Webcam adult singles - Accommodating bipolar disorder in the workplace

Treatments are provided by various mental health professionals.

accommodating bipolar disorder in the workplace-86

This may be associated with particular regions or functions of the brain, often in a social context. Cultural and religious beliefs, as well as social norms, should be taken into account when making a diagnosis.

Services are based in psychiatric hospitals or in the community, and assessments are carried out by mental health professionals such as psychiatrists, psychologists, and clinical social workers, using various methods such as psychometric tests but often relying on observation and questioning.

According to DSM-IV, a mental disorder is a psychological syndrome or pattern which is associated with distress (e.g.

via a painful symptom), disability (impairment in one or more important areas of functioning), increased risk of death, or causes a significant loss of autonomy; however it excludes normal responses such as grief from loss of a loved one, and also excludes deviant behavior for political, religious, or societal reasons not arising from a dysfunction in the individual.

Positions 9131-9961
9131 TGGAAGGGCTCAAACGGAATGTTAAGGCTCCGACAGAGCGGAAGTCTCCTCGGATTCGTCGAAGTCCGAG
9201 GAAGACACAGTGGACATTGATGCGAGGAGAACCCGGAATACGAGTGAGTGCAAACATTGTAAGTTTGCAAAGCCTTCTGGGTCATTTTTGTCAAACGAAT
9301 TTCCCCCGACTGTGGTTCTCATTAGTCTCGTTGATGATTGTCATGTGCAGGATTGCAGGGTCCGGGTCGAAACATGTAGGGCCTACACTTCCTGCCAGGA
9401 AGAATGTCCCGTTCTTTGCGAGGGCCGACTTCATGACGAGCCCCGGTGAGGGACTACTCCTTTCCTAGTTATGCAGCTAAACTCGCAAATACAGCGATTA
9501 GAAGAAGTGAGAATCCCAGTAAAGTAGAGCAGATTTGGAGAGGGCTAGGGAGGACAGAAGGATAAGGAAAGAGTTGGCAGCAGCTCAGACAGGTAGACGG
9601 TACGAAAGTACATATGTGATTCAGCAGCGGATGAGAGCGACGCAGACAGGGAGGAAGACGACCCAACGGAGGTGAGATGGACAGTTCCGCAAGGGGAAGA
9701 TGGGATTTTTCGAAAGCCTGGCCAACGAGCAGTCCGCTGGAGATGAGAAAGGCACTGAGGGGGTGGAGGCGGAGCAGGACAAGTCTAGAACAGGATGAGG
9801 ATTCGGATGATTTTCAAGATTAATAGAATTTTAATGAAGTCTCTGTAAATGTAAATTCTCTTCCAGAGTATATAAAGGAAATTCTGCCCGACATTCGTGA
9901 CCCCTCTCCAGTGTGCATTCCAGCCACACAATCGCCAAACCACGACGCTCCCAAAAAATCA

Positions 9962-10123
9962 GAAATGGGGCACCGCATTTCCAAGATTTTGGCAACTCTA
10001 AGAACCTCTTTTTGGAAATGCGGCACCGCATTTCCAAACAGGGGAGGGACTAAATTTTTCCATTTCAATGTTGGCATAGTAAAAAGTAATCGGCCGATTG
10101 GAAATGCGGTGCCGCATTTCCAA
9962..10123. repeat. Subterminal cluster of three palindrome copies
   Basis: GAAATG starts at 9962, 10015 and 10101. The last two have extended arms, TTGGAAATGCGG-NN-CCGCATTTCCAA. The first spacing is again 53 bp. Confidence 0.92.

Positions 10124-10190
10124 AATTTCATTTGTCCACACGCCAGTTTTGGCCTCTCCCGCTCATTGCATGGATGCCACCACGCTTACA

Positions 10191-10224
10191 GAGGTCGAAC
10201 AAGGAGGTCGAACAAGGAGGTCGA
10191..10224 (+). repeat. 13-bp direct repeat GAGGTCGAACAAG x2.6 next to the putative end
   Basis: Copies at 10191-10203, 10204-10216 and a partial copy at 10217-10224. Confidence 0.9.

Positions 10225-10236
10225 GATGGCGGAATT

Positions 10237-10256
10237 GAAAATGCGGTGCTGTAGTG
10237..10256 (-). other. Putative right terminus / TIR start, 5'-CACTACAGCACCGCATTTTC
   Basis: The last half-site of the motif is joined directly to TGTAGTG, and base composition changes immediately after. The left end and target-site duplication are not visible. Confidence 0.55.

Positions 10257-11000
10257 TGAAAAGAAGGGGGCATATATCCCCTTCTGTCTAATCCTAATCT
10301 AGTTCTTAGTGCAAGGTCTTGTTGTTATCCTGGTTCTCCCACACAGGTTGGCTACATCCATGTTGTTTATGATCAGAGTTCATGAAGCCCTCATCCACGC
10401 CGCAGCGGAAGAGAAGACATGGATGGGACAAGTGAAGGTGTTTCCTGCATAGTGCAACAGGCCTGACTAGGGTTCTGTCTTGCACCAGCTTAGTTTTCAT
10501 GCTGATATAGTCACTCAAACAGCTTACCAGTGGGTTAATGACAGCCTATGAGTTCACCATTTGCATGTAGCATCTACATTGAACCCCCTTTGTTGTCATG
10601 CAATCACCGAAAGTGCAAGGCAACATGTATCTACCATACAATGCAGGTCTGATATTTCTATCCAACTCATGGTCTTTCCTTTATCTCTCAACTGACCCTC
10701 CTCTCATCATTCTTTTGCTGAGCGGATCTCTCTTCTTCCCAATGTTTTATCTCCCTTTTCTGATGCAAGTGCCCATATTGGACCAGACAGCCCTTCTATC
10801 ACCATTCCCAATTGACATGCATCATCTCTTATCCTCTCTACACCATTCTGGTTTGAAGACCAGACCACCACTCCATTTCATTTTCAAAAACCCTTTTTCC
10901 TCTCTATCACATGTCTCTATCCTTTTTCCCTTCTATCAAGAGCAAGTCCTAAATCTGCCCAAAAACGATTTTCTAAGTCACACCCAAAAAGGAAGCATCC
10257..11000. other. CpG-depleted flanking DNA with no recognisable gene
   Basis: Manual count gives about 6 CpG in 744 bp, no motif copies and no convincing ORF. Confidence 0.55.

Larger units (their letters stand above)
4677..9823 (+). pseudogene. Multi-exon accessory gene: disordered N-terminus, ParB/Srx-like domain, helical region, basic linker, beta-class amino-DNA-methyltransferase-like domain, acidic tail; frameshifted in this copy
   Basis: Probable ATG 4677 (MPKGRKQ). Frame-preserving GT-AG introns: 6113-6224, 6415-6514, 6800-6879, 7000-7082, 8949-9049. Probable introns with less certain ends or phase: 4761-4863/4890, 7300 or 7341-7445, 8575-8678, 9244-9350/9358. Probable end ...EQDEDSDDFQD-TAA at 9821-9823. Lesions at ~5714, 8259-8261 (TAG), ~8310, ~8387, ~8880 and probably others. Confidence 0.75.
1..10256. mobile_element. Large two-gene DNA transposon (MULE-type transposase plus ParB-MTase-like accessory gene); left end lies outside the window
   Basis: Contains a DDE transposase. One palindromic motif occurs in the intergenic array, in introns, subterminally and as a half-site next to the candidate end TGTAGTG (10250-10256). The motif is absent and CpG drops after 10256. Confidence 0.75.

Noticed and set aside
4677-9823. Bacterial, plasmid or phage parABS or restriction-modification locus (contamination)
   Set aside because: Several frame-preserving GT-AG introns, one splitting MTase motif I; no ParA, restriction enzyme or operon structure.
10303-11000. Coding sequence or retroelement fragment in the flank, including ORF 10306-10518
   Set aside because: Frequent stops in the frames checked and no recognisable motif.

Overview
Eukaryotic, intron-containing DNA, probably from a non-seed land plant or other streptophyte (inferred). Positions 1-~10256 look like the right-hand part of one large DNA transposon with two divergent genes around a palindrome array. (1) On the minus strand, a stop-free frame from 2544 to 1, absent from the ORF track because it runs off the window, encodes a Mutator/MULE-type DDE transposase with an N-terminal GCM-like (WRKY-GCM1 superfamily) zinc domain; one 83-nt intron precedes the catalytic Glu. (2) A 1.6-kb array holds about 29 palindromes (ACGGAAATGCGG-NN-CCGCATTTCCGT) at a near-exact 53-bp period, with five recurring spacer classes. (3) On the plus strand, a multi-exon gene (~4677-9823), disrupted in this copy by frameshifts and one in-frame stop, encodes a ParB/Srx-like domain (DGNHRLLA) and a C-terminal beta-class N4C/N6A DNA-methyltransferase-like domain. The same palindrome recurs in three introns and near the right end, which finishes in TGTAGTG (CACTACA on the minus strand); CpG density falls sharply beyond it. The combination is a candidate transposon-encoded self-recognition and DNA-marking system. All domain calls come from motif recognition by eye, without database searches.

The high degree of comorbidity between disorders in categorical models such as the DSM and ICD have led some to propose dimensional models.

Studying comorbidity between disorders have demonstrated two latent (unobserved) factors or dimensions in the structure of mental disorders that are thought to possibly reflect etiological processes.Other treatments include social interventions, peer support, and self-help.In a minority of cases there might be involuntary detention or treatment.Bipolar disorder (also known as manic depression) involves abnormally "high" or pressured mood states, known as mania or hypomania, alternating with normal or depressed moods.The extent to which unipolar and bipolar mood phenomena represent distinct categories of disorder, or mix and merge along a dimension or spectrum of mood, is subject to some scientific debate.DSM-IV precedes the definition with caveats, stating that, as in the case with many medical terms, mental disorder "lacks a consistent operational definition that covers all situations", noting that different levels of abstraction can be used for medical definitions, including pathology, symptomology, deviance from a normal range, or etiology, and that the same is true for mental disorders, so that sometimes one type of definition is appropriate, and sometimes another, depending on the situation.

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